Tube worker sacked because she had epilepsy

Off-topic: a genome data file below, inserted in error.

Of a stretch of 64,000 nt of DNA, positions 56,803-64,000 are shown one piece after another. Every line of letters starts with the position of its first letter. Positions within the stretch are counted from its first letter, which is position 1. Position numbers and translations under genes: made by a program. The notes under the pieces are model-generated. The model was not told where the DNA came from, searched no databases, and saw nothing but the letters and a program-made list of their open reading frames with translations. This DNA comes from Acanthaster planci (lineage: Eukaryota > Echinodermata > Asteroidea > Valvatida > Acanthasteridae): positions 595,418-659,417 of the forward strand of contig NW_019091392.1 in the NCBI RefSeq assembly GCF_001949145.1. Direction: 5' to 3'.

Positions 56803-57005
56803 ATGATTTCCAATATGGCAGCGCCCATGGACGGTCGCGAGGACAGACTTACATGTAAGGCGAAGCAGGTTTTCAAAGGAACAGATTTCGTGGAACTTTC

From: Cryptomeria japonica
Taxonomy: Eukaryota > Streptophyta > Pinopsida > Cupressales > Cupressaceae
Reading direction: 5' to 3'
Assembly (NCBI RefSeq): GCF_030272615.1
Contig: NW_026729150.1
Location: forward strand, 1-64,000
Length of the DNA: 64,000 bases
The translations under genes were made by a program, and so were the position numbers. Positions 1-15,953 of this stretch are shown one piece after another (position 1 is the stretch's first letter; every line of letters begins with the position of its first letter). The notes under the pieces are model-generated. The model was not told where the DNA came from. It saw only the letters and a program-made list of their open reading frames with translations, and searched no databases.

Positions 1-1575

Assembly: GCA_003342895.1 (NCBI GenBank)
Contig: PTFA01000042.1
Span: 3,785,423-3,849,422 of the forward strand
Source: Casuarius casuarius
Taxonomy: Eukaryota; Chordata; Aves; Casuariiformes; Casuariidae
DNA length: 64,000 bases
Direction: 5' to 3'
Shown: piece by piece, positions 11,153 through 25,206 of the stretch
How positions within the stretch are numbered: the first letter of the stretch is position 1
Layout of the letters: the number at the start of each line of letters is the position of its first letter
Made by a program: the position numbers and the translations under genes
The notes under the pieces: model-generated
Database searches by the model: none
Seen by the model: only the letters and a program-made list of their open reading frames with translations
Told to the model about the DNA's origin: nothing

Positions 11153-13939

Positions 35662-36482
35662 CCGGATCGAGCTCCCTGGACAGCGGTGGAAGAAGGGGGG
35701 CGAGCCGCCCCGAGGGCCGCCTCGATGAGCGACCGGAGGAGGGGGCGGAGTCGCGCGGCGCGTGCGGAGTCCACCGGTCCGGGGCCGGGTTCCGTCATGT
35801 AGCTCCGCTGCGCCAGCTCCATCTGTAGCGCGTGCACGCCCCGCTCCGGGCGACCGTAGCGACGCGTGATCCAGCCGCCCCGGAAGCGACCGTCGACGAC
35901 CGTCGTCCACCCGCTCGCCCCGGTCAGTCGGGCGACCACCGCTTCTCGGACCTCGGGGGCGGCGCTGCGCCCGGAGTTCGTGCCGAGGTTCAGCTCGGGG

London Underground has been accused of adopting 19th century values after a tube worker was dismissed because of having epilepsy, according to MPs. Karen Guynott, 29, worked as a Customer Services Assistant and was diagnosed with epilepsy five years ago. She lost her job on Tuesday (24 February). London Underground terminated her contract as they deemed her condition "too risky for them to be able to manage," Labour MP Kate Hoey told the BBC. Adjustments were made to her role, including restrictions from working on live tracks and in machine chambers, however her job to assist customers with travel plans and ticket purchases required her to be nowhere near them. An epileptic episode nearly saw her wander towards an escalator in a disorientated state last month before a colleague helped her. She was dismissed after the incident due to safety fears. Nigel Holness, London Underground's Operations Director for the Jubilee, Northern and Piccadilly lines, said: "We will always seek to accommodate adjustments that have been recommended by Occupational Health wherever possible. "As we do that, we need to balance our duty and wish to accommodate staff, with a responsibility for their safety and those of our customers." The Rail, Maritime and Transport union branded it "an absolute disgrace" and say London Underground used information on a medical questionnaire to dismiss her. London Underground has a policy to assist employees into different roles if they develop illnesses during their career with the transport body. Ms Hoey asked South Thanet MP Laura Sandys – who has mild epilepsy – if she thought it to be "shocking that in this day and age a very large public body like Transport for London could sack a young woman for the fact that she has epilepsy?" It was an "extraordinary" case as epilepsy had absolutely no impact on [Ms Guynott's] ability to perform her role, Ms Sandys said. Ms Guynott is also an active trade union campaigner and London Underground is using epilepsy as "an excuse" to get rid of her as "it does not like her or some of the things she says," Ms Hoey added. She called on health minister Norman Lamb to review the case. Read the full story.  
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